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by William H. Benson

May 25, 2000


     Human intelligence is naturally fascinated by prehistoric life, especially the dinosaurs, and a child will tell you why.  “They’re big, fierce, and extinct.”  Dinomania peaked in 1993 with the movie “Jurassic Park”, in which Velociraptors, cloned into existence, takeover the park and attack the visitors and zookeepers.

     But Dinomania received a shot in the arm last week when Hollywood released “Dinosaur”, a fantasy, loaded with computer-generated dinosaurs dubbed into virtual reality in scenery shot in Florida, Australia, and Venezuela.  The story revolves around Aladar, a young Iguanodon, raised Tarzan-style by a family of friendly lemurs.  Fantastically, the dinosaurs talk.

     It has only been 150 years since dinosaurs entered into human consciousness when   paleontologists began scientifically cataloguing the fossils–vertebrae, thighs, and skulls.  They identified Stegosaurus with its upright horny plates along its spine, Brachiosaurus with its eighty foot body and long supple neck, and Tyrannosaurus rex with its short forearms and a head and jaws shaped like a bucket on a coal mine crane. 

     Amazed at what they found, they studied more, and the facts gave way to theories.  Slowly the light dawned, and the paleontologists realized that these animals were from “deep time”, not just thousands, but millions of years ago.  The theory holds that the dinosaurs ruled Earth for 150 million years, up until 65 million years ago, at which time they disappeared.

     Often we refer to a failed business or a defeated politician as a “dinosaur”, which is an unfortunate and inappropriate image.  Stephen Jay Gould, Harvard’s paleontologist, argued that “Dinosaurs were among the most successful creatures that ever lived, and any comparison with them should be viewed as a badge of honor.  While they ruled terrestrial environments for 150 million years, the domination of mammals, by contrast has endured only for 65 million.”

     However, with the fascination comes the controversy.  First, were they cold or warm blooded?  Thirty-six years ago in the summer of 1964, John Ostrom first suggested that dinosaurs may have been warm blooded, unlike our modern-day reptiles that are slow-moving, lethargic, and unintelligent.  Ostrom argued that dinosaurs may have been active, capable of running and expending large doses of energy, and even intelligent.  The jury is still out on this question.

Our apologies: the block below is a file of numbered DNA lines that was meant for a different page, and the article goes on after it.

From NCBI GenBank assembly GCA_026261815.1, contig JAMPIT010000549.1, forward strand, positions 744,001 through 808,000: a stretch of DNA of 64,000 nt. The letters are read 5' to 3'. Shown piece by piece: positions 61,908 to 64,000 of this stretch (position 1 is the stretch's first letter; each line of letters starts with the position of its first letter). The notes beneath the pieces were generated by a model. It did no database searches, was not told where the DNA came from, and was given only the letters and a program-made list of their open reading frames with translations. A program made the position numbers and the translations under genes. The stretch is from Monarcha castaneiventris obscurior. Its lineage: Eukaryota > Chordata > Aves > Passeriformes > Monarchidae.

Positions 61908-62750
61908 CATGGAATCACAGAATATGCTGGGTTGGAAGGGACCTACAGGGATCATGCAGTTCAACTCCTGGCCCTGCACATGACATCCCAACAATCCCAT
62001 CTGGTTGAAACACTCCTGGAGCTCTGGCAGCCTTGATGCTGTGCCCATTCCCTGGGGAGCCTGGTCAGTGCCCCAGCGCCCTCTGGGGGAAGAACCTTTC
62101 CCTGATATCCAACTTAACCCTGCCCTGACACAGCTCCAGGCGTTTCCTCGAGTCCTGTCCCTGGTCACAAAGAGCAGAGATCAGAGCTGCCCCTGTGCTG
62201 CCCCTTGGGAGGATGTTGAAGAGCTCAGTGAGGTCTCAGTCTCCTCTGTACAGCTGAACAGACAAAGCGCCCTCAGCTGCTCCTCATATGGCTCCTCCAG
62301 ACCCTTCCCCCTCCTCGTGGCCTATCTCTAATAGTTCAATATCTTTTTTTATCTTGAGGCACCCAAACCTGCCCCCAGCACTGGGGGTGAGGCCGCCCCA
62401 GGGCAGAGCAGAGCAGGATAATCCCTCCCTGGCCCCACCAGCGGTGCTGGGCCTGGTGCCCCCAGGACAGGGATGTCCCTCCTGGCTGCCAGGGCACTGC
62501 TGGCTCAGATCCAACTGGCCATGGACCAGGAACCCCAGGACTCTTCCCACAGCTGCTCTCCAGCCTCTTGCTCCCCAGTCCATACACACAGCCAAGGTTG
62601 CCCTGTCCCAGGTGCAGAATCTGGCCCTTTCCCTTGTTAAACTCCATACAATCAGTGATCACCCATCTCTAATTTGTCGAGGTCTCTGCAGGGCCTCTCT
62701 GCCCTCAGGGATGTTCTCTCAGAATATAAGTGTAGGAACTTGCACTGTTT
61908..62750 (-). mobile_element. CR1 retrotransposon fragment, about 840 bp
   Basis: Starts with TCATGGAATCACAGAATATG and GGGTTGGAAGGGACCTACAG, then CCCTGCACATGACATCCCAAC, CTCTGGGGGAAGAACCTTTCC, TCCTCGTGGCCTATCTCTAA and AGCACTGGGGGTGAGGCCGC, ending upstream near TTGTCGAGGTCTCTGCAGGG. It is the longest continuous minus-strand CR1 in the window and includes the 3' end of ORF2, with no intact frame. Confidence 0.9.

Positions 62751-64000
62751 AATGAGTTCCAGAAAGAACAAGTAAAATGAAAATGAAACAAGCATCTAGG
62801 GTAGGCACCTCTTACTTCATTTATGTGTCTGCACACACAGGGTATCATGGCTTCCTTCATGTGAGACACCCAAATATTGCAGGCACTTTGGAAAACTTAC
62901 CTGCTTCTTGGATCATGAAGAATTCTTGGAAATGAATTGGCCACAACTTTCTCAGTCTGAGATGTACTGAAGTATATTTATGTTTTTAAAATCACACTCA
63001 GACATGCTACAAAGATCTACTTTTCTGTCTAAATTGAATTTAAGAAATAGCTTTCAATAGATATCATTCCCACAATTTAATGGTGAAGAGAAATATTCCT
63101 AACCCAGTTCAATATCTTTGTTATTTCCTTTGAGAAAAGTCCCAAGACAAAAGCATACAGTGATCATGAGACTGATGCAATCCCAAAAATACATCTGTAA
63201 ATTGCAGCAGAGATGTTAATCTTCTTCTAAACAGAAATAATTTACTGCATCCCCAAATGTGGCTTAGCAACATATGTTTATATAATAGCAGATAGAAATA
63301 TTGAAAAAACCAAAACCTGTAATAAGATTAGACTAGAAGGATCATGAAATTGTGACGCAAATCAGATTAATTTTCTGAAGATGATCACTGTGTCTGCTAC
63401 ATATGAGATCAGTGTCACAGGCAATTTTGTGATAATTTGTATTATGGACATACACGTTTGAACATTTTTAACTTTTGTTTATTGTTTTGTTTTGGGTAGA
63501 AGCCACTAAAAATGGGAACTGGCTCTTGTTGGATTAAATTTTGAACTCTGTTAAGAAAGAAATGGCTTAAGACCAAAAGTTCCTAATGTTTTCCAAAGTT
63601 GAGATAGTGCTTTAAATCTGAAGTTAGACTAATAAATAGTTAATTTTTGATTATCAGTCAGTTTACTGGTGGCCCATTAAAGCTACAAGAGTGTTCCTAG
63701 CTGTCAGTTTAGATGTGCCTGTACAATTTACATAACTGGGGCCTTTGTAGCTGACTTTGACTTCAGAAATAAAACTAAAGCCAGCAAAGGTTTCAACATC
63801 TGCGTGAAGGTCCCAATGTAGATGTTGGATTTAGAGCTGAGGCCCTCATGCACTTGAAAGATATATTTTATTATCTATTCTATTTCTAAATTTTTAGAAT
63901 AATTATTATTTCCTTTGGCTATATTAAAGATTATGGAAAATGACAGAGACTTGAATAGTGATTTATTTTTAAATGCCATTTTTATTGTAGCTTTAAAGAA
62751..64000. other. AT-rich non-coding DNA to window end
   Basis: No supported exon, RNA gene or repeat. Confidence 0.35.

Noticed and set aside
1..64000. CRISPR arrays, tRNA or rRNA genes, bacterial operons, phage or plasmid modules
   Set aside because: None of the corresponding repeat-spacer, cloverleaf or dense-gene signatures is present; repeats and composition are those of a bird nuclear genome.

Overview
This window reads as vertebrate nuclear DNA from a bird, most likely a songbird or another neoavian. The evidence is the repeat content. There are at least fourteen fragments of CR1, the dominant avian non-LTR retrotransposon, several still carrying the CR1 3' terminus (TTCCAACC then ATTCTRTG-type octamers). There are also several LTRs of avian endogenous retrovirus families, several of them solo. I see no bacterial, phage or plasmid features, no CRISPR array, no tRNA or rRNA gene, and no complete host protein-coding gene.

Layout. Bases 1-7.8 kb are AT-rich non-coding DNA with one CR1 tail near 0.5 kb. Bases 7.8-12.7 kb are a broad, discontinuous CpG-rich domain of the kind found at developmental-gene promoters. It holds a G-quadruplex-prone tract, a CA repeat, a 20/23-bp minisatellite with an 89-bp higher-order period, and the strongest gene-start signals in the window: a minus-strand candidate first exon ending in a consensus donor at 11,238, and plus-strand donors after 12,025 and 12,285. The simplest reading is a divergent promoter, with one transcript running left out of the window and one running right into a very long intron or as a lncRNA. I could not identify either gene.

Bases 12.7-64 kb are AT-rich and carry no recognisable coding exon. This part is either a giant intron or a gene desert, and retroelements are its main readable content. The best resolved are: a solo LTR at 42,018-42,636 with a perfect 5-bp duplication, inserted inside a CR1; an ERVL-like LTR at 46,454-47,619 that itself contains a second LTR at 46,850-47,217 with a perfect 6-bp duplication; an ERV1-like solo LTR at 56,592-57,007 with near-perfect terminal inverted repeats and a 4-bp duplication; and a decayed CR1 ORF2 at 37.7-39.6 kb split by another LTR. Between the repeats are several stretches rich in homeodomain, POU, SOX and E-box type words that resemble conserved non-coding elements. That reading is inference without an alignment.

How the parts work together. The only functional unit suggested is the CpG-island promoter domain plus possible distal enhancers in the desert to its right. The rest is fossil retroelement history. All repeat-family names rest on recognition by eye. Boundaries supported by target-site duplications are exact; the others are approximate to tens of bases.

But the biggest controversy centers about Luis Alvarez’s theory that a five kilometer extraterrestrial asteroid slammed into the North Atlantic 65 million years ago completely changing the climate and ultimately wiping out the big animals, especially the dinosaurs.  Even Stephen Jay Gould buys into this theory.  But others argue that there were multiple extinctions during those 150 million years and that a goodly number of differing reasons can explain each one, including the final one.  So we have theories, and each very well may be true.  Perhaps we will never know why they completely disappeared.

    Yes, Brachiosaurus was very “big”, and Tyrannosaurus rex had to have been very “fierce”.  But fortunately for the mammals, such as homo sapiens, they are all “extinct”.  Those are the facts, but then we are forced to turn to theories and novels and movies and even fantasies to understand deeper what those big animals’ lives involved and meant and what kind of a world they inhabited.  Along with astrophysics, dinosaur study is an interaction, or rather a collision, constantly between facts and theory, and human intelligence, sensing the challenge, works hard to sort it all out.  Inevitably and with a measure of danger, human concepts and values overlay the science and the study of dinosaurs.  And then to bring those big and fierce animals, dead for millennium, back to life, Hollywood gives the dinosaurs voice and language and feelings and even meaning.